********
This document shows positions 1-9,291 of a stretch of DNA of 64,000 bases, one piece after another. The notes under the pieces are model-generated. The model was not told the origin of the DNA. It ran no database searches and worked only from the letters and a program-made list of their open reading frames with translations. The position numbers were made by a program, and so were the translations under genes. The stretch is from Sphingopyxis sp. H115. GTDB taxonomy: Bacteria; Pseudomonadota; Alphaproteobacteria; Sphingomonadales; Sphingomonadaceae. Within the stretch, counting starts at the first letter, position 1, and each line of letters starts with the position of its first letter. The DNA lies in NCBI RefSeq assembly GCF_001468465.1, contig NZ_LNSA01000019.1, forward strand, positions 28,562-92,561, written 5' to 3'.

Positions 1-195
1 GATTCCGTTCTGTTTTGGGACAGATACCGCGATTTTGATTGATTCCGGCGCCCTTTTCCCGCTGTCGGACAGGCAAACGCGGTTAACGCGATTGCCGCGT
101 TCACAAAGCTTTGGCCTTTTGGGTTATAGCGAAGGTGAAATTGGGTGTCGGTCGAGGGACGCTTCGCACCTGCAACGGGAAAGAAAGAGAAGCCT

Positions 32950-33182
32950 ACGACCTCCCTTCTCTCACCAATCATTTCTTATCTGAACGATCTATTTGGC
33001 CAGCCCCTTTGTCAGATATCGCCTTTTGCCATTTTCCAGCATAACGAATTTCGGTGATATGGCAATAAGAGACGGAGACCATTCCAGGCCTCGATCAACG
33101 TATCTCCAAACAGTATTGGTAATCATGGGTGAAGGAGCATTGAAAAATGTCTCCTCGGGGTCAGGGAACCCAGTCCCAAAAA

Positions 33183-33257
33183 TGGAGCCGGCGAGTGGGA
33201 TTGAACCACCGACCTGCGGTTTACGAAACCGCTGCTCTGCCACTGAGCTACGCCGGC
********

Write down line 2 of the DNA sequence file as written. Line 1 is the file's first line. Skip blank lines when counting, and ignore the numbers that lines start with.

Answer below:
Positions 1-195